So how do we start to stop over-apologizing?
1. Develop Awareness.
Awareness is a key first step to making positive change. Try to notice and even better keep a journal or a small notebook of the whens, whys, and who’s you’re apologizing to. Write down your thoughts and feelings around these events and what may be triggering you to over-apologize. Are you feeling anxious? Maybe inadequate or self-conscious? Remember there are no right or wrong answers, just how you’re feeling and why without assigning any judgment or blame to it. We’re on a research mission here… nothing more.
2. Was the apology necessary?
Did you actually do something or say something that hurt another person or living creature? Or did you make a simple mistake with no ill intentions? Or Are you taking responsibility for something that someone else said or did? Try to remember that you only really need to apologize when you’ve done something that hurt another person, and not just because someone is upset with you or because you feel the need to take the blame for someone else or simply to make peace.
When we apologize from a place of fear we’re taking on the responsibility of another person’s feelings and emotions, and unless we’ve done something truly and purposely hurtful, compulsive apologies will only undermine genuine ones that we may need to make in the future. What we can do is express compassion that someone is feeling hurt and offer to help them get to the root of why they feel upset.
3. Choose different words.
Once we’re more self-aware of our apologizing we can begin to change the words we use. Just by making a few small changes to our language we start to change our perspective and become more confident.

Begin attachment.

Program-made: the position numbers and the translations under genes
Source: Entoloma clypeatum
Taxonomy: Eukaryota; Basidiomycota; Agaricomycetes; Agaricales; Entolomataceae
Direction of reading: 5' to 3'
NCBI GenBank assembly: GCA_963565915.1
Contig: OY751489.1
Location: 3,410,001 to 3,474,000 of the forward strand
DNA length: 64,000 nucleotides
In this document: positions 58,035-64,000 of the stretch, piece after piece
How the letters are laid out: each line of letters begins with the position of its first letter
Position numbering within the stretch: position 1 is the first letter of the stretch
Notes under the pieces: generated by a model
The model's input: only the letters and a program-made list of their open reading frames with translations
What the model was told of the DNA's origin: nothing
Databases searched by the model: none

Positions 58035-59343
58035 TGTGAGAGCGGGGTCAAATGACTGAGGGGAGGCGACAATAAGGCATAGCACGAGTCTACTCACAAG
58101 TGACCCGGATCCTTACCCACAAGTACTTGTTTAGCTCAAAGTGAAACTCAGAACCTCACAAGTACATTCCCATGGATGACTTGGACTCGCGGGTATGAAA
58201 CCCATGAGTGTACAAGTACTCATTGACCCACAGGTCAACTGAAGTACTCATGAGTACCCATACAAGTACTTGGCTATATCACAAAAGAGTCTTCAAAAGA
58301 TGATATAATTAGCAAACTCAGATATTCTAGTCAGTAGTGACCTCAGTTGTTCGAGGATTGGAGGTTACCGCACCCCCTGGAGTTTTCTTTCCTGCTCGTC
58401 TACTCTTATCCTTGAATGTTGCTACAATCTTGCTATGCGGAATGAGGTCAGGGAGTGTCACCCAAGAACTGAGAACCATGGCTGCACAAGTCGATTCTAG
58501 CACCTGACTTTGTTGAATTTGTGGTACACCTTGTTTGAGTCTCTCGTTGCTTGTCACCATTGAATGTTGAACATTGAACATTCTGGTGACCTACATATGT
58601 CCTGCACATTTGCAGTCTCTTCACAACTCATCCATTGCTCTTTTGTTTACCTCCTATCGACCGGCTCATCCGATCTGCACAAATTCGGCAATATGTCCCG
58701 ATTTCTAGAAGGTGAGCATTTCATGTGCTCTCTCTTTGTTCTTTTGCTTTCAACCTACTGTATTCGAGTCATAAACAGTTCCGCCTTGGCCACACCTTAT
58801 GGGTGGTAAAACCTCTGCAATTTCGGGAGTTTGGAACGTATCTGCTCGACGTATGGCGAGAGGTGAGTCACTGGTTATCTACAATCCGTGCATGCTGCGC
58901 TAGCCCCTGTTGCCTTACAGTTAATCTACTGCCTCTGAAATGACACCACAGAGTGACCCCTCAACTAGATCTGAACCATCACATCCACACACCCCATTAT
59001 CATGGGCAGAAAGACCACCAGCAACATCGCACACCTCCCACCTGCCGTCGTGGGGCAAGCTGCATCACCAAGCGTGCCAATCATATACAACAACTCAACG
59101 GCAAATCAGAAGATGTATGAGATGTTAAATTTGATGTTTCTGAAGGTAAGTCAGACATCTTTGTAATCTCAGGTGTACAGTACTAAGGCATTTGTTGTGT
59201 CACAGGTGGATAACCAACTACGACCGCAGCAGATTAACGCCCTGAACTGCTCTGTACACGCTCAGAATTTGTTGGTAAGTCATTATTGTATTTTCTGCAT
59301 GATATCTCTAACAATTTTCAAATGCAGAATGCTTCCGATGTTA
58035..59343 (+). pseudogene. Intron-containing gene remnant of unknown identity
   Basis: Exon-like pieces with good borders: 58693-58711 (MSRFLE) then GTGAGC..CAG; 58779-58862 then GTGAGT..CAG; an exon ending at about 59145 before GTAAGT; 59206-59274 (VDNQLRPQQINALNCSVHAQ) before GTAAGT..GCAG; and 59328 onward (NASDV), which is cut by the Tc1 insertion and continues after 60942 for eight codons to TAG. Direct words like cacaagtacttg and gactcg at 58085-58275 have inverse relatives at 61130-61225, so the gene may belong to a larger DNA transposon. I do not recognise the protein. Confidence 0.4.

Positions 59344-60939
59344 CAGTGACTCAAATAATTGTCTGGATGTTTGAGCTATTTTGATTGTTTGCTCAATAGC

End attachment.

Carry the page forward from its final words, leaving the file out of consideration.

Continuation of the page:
Try these words instead:
- Instead of: Sorry I’m late
- Try: Thanks for waiting.
- Instead of: Sorry to bother you
- Try: Do you have a minute?
- Instead of: Sorry I’m upset or sorry I’m such a burden
- Try: Thank you for listening
- Instead of: Sorry I have a question
- Try: Can I ask a question?
And the most important one for us as HSPs?
- Instead of: Sorry I’m so sensitive Try: Thanks for understanding / Yes, I’m sensitive to (x, y, or z) and I appreciate your patience. / Thanks for your flexibility.
As HSPs we can have a strong empathy for others, but sometimes we can too easily put ourselves in their shoes and even though this can be a wonderful trait for many reasons we do need to seek out a healthy balance, recognizing that this will look a little bit different for everyone.
Like any other habit, overcoming unnecessary apologizing takes practice. The more you notice the habit, the more you’ll begin to avoid the words “I’m sorry”. If you tend to say I’m sorry often be prepared that it might not be easy to let go of as you seek out new ways to communicate.
Remember to be gentle with yourself. Be compassionate and patient on your journey as you learn, grow and embrace the experience of not apologizing for who you are.